My name is Zion—my pronouns are they/them and I am a Nonbinary, Queer, Black and Mixed person in my mid 20's living on the stolen and unceded territory of the Sḵwx̱wú7mesh (Squamish), Stó:lō and Səl̓ílwətaʔ/Selilwitulh (Tsleil-Waututh) and xʷməθkʷəy̓əm (Musqueam) Nations, otherwise known as Vancouver, BC.
With my intersecting identities, life constantly throws me curveballs; here's a window of insight into my world.
Alright, let's be real: It's been a rough year. Witnessing and participating in a global revolution has been terrifying, exciting, hopeful, devastating, anxiety-inducing and completely baffling. I have felt in a constant state of mourning and numbness as we are constantly exposed to graphic content of violence against Black bodies. But what has really changed? We know that violence against Black people globally, but in this context in Canada and the US, is nothing new. For some reason, the murder of George Floyd—in particular—changed everything and we are now in a new era.
Will Smith said, "Racism isn't getting worse, it's getting filmed." At a moment where everyone was stuck at home and glued to social media, the world had a moment to see a harsh pattern that they could not look away from. Finally, people seemed to be listening to what activists and organizers, hell, Black people in general—have been saying all these years: Racism is a pandemic and Black people are dying. En mass. Daily.
My heart sinks as I recall the all too familiar feeling of seeing another photo of a fellow Black person who had been murdered or killed, always completely unjustly. It never, ever gets easier to see. We are expected to see these gruesome and horrific stories and continue on like it's just another day. To make things worse, many of the faces I'm seeing belong to another community I belong to, the LGBTQ2I community. Violence against trans people—especially Black trans women—has skyrocketed. My heart hurts as I continue to embrace and explore my own gender identity and expression while understanding that we have been made outcasts, even within our own separate racialized communities.
The fear I feel taking transit or walking at night has exponentially risen over the past 4 years as my experiences with racist and queerphobic violence increased. I took a self-defense course in February just before the pandemic to learn how to protect myself. I still wonder when I see the names of the departed listed on the news or in articles if or when my own name will pop up, if or when a name of a loved one that I know will pop up. When will cisgender people in my life and in the world will stand up and say "ENOUGH"? All Black Lives Matter—and that includes Black Trans Lives. Still, I mostly hear this messaging in an echo chamber within the LGBTQ2IA community.
So how have I personally coped through this? It has been a true rollercoaster—and with the privileges I have, I know that the nightmare goes far further for others. As the future continues to be filled with uncertainty and unknowns, dance has remained fundamental to keeping my chin up. In fact, dance has been healing. The feeling of moving to a beat releases my mind from the choking feelings of confusion, fear and the grief that can persist throughout the day. I have found strength and deep joy in wriggling my body with no fear of judgment, no need for pants and—most of all—feeling as though in that moment, I am free.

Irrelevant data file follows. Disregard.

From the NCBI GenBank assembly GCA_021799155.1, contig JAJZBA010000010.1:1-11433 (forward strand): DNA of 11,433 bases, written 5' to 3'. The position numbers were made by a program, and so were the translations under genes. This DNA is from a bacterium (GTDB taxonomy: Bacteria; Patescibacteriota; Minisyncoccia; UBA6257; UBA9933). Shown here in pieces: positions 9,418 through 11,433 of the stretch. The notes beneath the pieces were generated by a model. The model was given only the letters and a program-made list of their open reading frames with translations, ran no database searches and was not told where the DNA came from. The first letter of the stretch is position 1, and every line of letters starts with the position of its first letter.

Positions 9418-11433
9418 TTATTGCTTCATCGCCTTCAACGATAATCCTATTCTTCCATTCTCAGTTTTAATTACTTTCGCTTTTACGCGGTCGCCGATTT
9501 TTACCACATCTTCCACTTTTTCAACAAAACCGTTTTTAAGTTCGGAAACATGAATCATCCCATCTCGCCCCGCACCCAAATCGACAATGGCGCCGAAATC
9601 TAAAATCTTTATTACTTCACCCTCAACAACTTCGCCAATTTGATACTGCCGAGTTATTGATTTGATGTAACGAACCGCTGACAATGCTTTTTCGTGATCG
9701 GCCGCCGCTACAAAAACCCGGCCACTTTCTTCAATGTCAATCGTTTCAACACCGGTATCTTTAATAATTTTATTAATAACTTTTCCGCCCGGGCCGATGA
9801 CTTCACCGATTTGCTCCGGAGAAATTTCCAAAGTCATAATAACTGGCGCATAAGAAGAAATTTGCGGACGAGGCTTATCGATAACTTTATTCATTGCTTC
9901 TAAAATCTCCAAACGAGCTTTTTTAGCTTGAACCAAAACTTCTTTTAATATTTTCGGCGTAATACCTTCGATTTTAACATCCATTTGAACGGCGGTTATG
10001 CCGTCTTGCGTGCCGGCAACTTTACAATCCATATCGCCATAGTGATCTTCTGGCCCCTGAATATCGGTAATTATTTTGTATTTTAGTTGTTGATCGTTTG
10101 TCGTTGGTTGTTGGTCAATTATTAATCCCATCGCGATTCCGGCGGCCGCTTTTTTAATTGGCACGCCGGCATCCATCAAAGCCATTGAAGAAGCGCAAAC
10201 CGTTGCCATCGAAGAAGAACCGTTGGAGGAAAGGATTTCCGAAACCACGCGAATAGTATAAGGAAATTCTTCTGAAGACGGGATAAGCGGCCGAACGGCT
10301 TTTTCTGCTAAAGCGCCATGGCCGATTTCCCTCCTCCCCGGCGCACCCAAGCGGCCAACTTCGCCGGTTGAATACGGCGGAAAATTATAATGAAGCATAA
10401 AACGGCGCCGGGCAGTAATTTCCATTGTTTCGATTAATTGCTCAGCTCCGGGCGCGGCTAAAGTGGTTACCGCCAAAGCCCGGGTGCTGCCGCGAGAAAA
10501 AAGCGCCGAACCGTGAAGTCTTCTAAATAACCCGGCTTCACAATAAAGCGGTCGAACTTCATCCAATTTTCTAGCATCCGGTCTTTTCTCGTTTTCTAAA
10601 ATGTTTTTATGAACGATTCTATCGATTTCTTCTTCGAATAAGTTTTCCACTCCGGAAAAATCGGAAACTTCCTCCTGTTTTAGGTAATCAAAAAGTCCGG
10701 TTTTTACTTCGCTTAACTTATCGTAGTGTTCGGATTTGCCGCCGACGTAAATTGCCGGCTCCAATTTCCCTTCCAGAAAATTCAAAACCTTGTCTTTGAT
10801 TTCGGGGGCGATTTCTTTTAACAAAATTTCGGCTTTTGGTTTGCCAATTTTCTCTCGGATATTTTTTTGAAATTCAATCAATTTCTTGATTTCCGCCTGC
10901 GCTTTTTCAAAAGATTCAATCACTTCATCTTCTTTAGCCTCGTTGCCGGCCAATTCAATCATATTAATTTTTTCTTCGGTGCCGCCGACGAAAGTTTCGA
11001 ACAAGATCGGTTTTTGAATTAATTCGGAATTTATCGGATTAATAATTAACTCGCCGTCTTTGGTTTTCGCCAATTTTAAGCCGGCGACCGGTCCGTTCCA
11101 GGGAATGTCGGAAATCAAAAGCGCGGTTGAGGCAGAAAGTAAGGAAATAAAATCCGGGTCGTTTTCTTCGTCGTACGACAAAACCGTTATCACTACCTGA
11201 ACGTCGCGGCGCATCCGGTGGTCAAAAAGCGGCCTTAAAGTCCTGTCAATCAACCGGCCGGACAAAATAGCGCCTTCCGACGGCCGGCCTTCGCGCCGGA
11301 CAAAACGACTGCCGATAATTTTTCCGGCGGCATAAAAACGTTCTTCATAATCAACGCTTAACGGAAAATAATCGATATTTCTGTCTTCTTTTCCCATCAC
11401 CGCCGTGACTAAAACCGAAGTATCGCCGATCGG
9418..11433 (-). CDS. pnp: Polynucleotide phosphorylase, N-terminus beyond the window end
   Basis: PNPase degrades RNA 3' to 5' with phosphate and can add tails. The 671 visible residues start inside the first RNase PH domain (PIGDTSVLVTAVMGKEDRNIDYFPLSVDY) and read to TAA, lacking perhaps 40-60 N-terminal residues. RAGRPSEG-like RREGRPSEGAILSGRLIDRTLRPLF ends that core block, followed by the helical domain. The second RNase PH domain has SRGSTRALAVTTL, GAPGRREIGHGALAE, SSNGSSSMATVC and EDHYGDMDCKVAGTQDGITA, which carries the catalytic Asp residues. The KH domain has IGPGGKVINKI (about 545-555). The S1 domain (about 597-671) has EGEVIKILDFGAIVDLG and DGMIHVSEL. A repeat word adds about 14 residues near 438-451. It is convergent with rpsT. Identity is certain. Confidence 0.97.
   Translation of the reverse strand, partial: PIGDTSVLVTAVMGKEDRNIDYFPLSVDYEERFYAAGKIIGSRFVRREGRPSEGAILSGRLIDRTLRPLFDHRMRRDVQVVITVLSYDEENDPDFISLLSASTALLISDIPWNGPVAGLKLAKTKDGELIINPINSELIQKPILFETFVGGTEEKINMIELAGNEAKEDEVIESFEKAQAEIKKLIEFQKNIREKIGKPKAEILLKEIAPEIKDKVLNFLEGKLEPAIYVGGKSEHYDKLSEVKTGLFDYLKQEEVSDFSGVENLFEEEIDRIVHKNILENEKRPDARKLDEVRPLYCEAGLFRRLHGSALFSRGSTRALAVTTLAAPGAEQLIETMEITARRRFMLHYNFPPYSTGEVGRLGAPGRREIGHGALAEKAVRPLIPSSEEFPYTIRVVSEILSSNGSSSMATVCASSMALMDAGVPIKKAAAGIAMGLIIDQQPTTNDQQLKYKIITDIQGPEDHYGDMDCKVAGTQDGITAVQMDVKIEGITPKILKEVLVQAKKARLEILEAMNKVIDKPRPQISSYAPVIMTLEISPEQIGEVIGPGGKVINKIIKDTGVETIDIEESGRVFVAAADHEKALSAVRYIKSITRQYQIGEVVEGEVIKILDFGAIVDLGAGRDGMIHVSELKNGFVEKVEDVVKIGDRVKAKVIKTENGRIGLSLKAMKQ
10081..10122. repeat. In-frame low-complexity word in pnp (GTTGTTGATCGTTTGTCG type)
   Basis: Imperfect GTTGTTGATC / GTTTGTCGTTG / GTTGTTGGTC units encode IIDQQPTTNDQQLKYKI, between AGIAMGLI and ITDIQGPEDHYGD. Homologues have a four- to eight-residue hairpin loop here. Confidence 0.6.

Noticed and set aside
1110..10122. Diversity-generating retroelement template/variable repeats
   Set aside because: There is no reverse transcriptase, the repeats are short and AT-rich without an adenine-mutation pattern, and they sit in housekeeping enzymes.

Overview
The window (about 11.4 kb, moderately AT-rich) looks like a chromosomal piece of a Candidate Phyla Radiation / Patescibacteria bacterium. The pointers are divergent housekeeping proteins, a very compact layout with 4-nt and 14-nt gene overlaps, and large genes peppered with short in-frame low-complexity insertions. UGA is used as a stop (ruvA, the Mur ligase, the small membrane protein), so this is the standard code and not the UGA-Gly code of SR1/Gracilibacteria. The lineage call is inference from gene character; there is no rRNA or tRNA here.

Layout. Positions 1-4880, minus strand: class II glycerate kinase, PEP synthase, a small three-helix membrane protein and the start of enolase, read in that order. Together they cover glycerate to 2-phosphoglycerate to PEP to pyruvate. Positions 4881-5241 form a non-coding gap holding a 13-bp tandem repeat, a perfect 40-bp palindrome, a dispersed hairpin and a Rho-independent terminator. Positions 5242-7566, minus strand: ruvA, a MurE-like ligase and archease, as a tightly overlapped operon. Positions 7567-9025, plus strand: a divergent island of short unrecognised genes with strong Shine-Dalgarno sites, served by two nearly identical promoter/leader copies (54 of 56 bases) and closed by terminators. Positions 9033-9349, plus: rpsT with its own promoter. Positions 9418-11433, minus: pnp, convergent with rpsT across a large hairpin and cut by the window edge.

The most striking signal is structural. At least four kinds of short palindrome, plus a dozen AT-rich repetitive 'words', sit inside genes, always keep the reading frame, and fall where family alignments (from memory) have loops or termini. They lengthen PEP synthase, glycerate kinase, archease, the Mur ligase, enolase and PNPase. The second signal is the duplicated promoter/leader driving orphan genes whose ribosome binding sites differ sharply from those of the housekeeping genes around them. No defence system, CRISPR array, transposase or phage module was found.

One of the most uplifting moments through these intense few months was when a local Jewish family offered our local Black community in Vancouver some free meals in Jewish tradition for mourning called Shiva. At a time that I could physically barely use my hands and when I could barely get out of bed—let alone cook—these families came to my and other Black families aid to uplift and nurture us. I cried tears of joy and appreciation when I received a homemade lasagna with a letter expressing true and genuine condolences. These are the moments we can hold onto and remember to contribute when we have the ability and the energy. There is still much goodness, love, understanding and compassion in this wretched world. I will not deny the pain and the anguish this time is causing, but I look forward to a future where we can collectively come together and uplift, center, nurture and take care of one another.
The exhaustion is real. The sheer sadness is real. The fear is REAL.
Through all of that, the hope is also real. The visible change is REAL. I urge my fellow Black people to lean into yourself, be as true to you as you can, whether it be allowing yourself to feel/express joy or pain. Now is the time to really be unapologetically ourselves and to support and uplift others who have also been demonized and brought down by society but are deserving of life, love, respect, uplifting and freedom of expression. The silver lining of this situation is that I'm seeing people come together from all corners of identities for a united cause.
Let's support and uplift one another. Let's learn about each other and have compassion and understanding.
Join the momentum for Black lives.
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